Question for the audience: do you know of a good way to measure the worst case correlation?

Not sure if this is the best way, but I've just been looking at the drawdown perce... (read more)

6Wei_Dai7moI have changed my mind about shorting stocks and especially call options. The problem is that sometimes a stock I shorted rises sharply on significant or insignificant news (which I didn't notice myself until the price already shot up a lot), and I get very worried that maybe it's the next Tesla and will keep rising and wipe out all or a significant fraction of my net worth, and so I panic buy the stock/options to close out the short position. Then a few days later people realize that the news wasn't that significant and the stock falls again. Other than really exceptional circumstances like the recent Kodak situation, perhaps it's best to leave shorting to professionals who can follow the news constantly and have a large enough equity cushion that they can ride out any short-term spikes in the stock price. I think my short portfolio is still showing an overall profit, but it's just not worth the psychological stress involved and the constant attention that has to be paid.
Tips/tricks/notes on optimizing investments

Possible places to look for alpha:

  1. Articles on Many authors there give free ideas/tips as advertisement for their paid subscription services. The comments section of articles often have useful discussions.
  2. Follow the quarterly reports of small actively managed funds (or the portfolio/holdings reports on Morningstar, which show fund portfolio changes) to get stock ideas.
  3. Follow reputable activist short-sellers on Twitter. (They find companies that commit fraud, like Luckin Coffee or Wirecard, and report on them after shorting the
... (read more)
5Wei_Dai8mo1. Look for sectors that crash more than they should in a market downturn, due to correlated forced deleveraging, and load up on them when that happens. The energy midstream/MLP sector is a good recent example, because a lot of those stocks were held in closed end funds in part for tax reasons, those funds all tend to use leverage, and because they have a maximum leverage ratio that they're not allowed to exceed, they were forced to deleverage during the March crash, which caused more price drops and more deleveraging, and so on.
2Wei_Dai8moNote on 5: Before you try this, make sure you understand what you're getting into and the risks involved. (There are rarely completely riskless arbitrage opportunities, and this isn't one of them.) 1. Stock borrowing cost might be the biggest open secret that few investors know about. Before buying or shorting any individual stock, check its borrowing cost and "utilization ratio" (how much available stock to borrow have already been borrowed for short selling) using Interactive Broker's Trader Workstation. If borrowing cost is high and utilization ratio isn't very low (not sure why that happens sometimes) that means some people are willing to pay a high cost per day to hold a short position in the stock, which means it very likely will tank in the near future. But if utilization ratio is very high, near 100%, that means no new short selling can take place so the stock can easily zoom up more due to lack of short selling pressure and potential for short squeeze, before finally tanking. If you do decide you want to bet against the short sellers and buy the stock anyway, at least hold the position at a broker that offers a Fully Paid Lending Program, so you can capture part of the borrowing cost that short sellers pay.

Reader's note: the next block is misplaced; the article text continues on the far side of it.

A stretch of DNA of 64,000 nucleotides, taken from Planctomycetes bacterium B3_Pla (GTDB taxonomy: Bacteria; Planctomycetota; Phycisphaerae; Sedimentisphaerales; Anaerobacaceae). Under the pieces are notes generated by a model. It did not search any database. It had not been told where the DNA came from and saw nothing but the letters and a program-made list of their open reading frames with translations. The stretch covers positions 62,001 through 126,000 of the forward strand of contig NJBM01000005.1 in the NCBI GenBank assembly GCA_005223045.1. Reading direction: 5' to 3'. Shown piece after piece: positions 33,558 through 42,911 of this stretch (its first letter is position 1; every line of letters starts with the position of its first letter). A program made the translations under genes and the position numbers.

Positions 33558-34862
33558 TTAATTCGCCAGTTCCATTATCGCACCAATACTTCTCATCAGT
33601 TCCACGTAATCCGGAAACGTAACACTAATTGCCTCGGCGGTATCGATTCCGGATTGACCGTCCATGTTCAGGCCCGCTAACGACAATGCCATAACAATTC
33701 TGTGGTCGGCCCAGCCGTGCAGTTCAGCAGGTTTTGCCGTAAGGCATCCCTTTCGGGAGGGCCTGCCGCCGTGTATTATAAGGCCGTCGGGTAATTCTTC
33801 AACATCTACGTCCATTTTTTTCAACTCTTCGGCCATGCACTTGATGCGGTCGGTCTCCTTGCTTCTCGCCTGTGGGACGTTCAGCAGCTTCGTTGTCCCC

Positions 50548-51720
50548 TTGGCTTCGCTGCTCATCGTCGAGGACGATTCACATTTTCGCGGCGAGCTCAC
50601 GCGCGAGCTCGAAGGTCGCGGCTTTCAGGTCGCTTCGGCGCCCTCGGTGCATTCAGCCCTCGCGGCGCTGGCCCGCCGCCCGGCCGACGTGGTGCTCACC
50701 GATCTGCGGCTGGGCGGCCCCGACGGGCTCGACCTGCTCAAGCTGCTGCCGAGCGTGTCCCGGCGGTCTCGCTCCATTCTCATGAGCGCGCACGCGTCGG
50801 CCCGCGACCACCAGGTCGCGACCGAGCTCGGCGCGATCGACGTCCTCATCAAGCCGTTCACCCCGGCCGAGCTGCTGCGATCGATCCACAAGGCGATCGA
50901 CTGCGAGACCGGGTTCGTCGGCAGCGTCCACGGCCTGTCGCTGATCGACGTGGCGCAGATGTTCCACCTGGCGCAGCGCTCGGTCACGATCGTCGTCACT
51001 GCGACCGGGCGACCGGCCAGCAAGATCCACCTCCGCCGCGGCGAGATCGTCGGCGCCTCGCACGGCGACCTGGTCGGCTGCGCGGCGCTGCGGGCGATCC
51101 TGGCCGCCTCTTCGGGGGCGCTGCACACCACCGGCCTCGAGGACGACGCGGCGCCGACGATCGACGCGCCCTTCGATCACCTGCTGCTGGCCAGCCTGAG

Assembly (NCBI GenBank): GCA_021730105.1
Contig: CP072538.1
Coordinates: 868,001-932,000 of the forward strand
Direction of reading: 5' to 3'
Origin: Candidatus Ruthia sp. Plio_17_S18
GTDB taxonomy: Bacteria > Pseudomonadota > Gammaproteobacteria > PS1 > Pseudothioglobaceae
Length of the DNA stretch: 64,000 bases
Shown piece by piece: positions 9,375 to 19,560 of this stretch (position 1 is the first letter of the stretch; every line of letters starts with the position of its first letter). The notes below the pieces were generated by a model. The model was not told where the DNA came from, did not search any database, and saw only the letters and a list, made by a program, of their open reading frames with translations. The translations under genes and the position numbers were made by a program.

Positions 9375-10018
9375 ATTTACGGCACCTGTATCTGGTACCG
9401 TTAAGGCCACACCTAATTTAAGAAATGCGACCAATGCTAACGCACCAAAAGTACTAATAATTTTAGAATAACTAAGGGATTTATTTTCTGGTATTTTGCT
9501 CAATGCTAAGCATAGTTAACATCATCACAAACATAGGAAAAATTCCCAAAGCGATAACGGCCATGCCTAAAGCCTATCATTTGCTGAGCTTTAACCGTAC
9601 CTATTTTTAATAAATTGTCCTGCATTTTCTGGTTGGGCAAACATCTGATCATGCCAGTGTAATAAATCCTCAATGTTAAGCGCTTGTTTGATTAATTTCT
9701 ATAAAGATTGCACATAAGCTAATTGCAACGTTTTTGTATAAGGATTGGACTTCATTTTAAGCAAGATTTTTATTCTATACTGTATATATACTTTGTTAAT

2Eigil Rischel8mo* What are some reputable activist short-sellers? * Where do you go to identify Robinhood bubbles? (Maybe other than "lurk r/wallstreetbets and inverse whatever they're hyping"). I guess this question is really a general question about where you go for information about the market, in a general sense. Is it just reading a lot of "market news" type sites?
The Wrong Side of Risk

Recently I had the epiphany that an investor's real budget constraint isn't how much money they have (with portfolio margin you can get 6x or even 12x leverage) but how much risk-taking capacity they have. So another way of making what I think is your main point is that the market pays you to take (certain kinds of) risks, so don't waste your risk-taking capacity by taking too little risk. But one should be smart and try to figure out where the market is paying the most per unit of risk.

Standard finance theory says the market should pay you the most for ta... (read more)

4gilch8moEmpirically, option implied volatility tends to exceed realized volatility for most stocks most of the time. This is plainly visible if you plot both implied and historical volatility on the same chart, and even more obvious if you use moving averages for each to smooth the noise. This is the well-known "option seller's edge", an effect that has been quite persistent historically. And not just for puts, due to put-call parity [], this applies to calls as well. Empirically, a covered short strangle portfolio not only beat the index, it had performance comparable to a hedge fund. [] Empirically, this strategy [] of selling a naked 30-day at-the-money SPY option (randomly a call or put) shows a positive expectancy, while the reverse strategy of buying the option shows the opposite. I'm not actually recommending you do this (because it's easy to accidentally Bet the Farm by selling naked options), but it illustrates the edge. As for why this should happen, yeah, the market is risk-averse, so there's a risk premium for taking that risk off their hands. How big that premium is depends not just on the amount of risk, but the demand for insurance and the competition between insurers. If there were too many competing insurers to supply the puts (or if they were too big), then the margins would be too thin (but not negative!) for retail traders to profit from. But that's not what we see happening. I wouldn't say differing from "the average investor" is what matters, but from the investors who control the most money.